Andreotti was known for his discretion and retentive memory, and also a sense of humour, often placing things in perspective with a sardonic quip. Andreotti's personal support within the Christian Democrats was limited, but he had the ability to see where the mutual advantage for apparently conflicting interests lay, and put himself at the centre of events as mediator. Though not a physically-imposing man, Andreotti navigated political waters through conversational skill.
Early political careerEdit
Andreotti did not shine at his school and started work in a tax office while studying law at the University of Rome. In this period he became a member of the Italian Catholic Federation of University Students (FUCI), the only non-fascist youth organization which was allowed by the regime of Benito Mussolini. Its members included many of the future leaders of the Italian Christian Democracy.
In 1938 while researching the papal navy in the Vatican library, he met Alcide De Gasperi, who had been given sanctuary by the Pope. De Gasperi asked Andreotti if he had nothing better to do with his time, inspiring him to become politically active. Speaking of De Gasperi, Andreotti said, "He taught us to search for compromise, to mediate."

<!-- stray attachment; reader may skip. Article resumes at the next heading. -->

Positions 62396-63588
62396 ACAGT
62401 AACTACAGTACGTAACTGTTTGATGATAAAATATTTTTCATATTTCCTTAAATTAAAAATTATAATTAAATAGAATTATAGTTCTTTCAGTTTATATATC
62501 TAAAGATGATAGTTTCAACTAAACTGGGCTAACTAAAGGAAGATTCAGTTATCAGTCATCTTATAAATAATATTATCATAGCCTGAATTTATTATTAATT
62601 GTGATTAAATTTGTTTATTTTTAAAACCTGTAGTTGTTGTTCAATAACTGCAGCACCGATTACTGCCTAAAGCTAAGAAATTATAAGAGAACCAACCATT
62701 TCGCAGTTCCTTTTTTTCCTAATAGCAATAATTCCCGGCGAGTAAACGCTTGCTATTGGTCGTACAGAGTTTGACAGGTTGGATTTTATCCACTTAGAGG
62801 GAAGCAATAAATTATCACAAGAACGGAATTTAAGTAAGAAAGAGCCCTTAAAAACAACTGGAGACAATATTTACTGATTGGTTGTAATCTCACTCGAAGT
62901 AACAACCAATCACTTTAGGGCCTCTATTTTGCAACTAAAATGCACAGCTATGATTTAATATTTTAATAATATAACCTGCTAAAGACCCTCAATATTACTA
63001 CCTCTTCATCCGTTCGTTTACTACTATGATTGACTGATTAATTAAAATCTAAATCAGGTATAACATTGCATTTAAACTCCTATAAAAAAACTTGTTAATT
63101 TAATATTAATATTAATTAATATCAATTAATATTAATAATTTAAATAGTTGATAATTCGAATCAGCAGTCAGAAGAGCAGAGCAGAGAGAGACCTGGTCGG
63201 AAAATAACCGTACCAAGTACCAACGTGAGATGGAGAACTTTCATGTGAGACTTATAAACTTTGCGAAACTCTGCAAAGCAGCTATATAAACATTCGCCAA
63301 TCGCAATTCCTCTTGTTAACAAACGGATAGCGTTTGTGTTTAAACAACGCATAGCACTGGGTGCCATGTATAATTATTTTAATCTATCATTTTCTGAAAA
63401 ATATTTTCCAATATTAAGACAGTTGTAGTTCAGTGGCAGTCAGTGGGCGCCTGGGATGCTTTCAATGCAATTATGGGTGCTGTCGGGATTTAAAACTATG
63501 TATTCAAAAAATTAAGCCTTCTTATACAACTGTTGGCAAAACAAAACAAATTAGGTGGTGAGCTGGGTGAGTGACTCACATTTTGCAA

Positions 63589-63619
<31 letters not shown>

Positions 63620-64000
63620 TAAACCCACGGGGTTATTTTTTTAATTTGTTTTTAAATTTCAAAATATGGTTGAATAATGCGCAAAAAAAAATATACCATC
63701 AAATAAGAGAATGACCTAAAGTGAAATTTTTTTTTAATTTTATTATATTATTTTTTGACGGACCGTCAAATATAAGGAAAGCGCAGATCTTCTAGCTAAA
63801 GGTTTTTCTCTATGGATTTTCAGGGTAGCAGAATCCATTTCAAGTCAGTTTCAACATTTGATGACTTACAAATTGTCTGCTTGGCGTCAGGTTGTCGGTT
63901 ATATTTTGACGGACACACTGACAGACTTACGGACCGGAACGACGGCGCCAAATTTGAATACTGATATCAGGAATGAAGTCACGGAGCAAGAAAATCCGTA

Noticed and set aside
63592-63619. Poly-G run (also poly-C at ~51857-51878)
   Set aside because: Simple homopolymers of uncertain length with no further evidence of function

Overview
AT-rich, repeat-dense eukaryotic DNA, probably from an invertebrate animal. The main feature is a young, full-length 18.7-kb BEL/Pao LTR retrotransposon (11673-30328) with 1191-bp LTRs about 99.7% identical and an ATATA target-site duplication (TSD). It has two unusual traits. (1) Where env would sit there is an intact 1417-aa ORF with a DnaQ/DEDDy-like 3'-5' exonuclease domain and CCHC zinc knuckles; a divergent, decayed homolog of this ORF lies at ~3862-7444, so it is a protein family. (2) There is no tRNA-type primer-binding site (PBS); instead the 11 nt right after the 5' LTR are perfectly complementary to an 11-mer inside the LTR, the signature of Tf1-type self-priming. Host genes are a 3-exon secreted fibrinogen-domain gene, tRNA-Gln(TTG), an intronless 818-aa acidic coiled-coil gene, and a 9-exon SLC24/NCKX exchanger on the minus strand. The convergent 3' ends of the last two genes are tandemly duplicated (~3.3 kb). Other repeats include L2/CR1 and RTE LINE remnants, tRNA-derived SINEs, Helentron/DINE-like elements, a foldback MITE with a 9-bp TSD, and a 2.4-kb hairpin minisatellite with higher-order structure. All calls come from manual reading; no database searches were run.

In July 1939, while Aldo Moro was president of FUCI, Andreotti became director of its magazine Azione Fucina. In 1942, when Moro was enrolled in the Italian Army, Andreotti succeeded him as president of FUCI, a position he held until 1944. During his early years Andreotti suffered violent migraines that forced him to sporadically make use of psychoactive drugs and opiates. During World War II, Andreotti wrote for the Rivista del Lavoro, a fascist propaganda publication, but was also a member of the then-clandestine newspaper Il Popolo.
In July 1943, Andreotti contributed, along with Mario Ferrari Aggradi, Paolo Emilio Taviani, Guido Gonella, Giuseppe Capograssi, Ferruccio Pergolesi, Vittore Branca, Giorgio La Pira, Giuseppe Medici and Moro, to the creation of the Code of Camaldoli, a document planning of economic policy drawn up by members of the Italian Catholic forces. The Code served as inspiration and guideline for economic policy of the future Christian Democrats. In 1944 he became a member of the National Council of the newborn Christian Democracy party, and after the end of the conflict he became responsible for the youth organization of the party.